I should volunteer more often reaching out those who can’t afford tech education at school or paid for training centers.
At the beginning, what was a virtual dream, is becoming a reality.
Have been able to acquire two used laptops at an affordable fee from a friend who deals in selling used computers.
A few weeks ago I was able to set these laptops up by installing Windows OS, Microsoft office suite, typing master and web browsers. Those tools will be enough to get some started with technology.
I appreciate that some few friends have believed in the idea and are willing to involve as trainers, project ambassadors, pilot program hosts and website hosting partners among other responsibilities.
I will bring more updates next week.
This will be the first official fully packaged program am heading to impact social change and community development. I have little experience and exposure in managing such a program thus I kindly request for any of your suggestions and ideas.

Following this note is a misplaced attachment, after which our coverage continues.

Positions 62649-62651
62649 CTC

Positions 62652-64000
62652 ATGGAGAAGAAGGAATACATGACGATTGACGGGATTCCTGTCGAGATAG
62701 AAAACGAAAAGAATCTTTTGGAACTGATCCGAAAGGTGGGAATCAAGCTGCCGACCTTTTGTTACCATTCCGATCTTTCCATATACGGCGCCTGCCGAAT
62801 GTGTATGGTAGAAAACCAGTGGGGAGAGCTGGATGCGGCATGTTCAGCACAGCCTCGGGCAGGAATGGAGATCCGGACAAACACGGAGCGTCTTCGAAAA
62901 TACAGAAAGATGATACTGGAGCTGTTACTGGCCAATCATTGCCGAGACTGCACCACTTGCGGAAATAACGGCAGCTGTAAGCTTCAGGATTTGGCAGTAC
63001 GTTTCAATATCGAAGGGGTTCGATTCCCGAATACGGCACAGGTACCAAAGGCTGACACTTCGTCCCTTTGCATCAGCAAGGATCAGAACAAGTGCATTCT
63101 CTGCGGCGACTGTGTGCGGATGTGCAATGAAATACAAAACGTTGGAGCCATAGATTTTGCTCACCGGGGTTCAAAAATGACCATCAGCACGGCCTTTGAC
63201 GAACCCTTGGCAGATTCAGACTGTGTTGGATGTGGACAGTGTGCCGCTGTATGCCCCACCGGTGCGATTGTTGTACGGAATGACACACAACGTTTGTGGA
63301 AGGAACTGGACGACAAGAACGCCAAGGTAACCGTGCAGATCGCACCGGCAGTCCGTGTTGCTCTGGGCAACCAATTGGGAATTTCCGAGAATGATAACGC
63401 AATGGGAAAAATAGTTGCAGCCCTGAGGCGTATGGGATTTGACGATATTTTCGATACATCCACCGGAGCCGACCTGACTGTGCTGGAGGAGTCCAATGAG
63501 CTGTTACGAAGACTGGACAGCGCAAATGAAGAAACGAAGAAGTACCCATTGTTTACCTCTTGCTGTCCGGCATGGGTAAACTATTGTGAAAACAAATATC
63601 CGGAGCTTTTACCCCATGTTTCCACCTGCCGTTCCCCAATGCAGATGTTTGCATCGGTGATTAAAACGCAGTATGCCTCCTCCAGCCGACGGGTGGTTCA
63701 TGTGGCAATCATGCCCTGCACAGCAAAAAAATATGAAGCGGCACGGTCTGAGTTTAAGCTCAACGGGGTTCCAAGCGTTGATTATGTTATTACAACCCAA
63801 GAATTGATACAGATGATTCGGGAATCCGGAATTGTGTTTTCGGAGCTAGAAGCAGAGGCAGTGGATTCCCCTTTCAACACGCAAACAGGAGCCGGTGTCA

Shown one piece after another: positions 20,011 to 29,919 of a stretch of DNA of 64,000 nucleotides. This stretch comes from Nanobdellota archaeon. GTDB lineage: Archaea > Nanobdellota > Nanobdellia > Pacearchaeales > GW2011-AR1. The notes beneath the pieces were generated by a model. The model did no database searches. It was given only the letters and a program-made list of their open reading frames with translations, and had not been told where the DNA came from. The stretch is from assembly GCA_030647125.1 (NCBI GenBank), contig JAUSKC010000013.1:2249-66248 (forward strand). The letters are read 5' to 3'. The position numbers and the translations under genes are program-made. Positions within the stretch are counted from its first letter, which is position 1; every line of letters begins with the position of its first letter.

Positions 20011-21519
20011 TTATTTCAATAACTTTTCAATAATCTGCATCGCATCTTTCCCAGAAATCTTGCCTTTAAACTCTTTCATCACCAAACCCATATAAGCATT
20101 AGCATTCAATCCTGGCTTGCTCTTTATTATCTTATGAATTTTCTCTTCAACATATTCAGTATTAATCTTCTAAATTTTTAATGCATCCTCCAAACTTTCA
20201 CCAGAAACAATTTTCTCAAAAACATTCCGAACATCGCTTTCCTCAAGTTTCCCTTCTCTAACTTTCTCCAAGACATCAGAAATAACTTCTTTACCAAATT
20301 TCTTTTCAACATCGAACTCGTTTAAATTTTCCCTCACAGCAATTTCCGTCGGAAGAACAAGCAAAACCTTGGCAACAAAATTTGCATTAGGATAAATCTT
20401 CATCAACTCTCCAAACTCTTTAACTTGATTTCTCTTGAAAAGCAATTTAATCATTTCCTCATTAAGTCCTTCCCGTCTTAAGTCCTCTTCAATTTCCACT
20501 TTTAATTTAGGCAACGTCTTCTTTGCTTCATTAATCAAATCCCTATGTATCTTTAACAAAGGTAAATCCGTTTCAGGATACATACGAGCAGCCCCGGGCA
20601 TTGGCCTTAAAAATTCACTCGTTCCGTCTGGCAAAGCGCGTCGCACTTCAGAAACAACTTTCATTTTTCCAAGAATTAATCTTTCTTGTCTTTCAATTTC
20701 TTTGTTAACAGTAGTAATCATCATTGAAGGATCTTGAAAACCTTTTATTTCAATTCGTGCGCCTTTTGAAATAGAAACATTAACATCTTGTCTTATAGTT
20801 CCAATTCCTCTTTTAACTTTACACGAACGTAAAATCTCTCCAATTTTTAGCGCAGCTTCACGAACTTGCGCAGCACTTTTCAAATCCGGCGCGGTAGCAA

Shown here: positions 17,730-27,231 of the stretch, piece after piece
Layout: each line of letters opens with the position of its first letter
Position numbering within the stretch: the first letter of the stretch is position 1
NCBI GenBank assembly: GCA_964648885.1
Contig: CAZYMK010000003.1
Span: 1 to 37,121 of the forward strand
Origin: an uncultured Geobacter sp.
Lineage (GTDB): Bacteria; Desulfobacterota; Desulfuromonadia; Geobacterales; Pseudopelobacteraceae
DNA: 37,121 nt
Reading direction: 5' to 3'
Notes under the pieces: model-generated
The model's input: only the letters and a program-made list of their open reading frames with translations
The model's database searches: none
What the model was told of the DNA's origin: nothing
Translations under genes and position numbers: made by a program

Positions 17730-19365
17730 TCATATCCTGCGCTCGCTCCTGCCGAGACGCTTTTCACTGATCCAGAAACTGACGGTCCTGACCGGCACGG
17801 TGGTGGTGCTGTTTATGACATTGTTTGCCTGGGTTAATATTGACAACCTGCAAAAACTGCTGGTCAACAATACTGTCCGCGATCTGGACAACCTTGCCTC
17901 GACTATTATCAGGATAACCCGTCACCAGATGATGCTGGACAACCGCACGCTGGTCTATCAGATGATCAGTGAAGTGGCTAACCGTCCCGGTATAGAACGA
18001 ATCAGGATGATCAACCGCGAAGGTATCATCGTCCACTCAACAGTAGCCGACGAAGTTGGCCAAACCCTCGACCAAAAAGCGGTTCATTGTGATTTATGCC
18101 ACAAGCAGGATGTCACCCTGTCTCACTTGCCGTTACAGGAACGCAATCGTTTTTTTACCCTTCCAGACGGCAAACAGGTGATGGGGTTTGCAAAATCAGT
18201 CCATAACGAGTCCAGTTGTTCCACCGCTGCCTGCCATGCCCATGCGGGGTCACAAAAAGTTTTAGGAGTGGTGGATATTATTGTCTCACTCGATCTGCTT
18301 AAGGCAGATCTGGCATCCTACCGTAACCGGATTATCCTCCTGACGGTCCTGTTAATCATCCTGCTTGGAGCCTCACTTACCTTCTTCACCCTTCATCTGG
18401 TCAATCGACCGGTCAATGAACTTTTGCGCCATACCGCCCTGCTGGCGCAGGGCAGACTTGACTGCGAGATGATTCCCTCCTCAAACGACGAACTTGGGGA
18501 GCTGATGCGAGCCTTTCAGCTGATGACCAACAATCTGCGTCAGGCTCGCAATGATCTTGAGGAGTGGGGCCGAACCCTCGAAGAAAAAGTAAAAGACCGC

Thanks for reading.
If you have been travelling around Africa, you must have seen what I have been seeing. Chinese people everywhere. They are taking flights all around Africa, taking refuge in big cities, small towns and villages. Yoon Jung Park at Howard University forwarded a very thoughtful article by Howard University grad Chika Ezeanya, reacting to the just-opened $200 million African Union headquarters building in Addis Ababa, a “gift” from the dragon. Her mixture of frustration and disgust at the symbolism of the African Union accepting the donation of this building was almost tangible and very nicely phrased.
But one thing about her article caught my eye: the statement that 90% of the labor on the building was Chinese. This might be the case for all the projects that Chinese people are doing all around Africa, a continent with the highest unemployment rate. China invests more in Africa than any other country, with Ethiopia, Kenya, Tanzania and Angola among the biggest recipients of Chinese funds. Infrastructure development, for example highways and railways, is the main area of business for the Chinese in Africa. They also invest in smaller enterprises and food outlets, according to the report.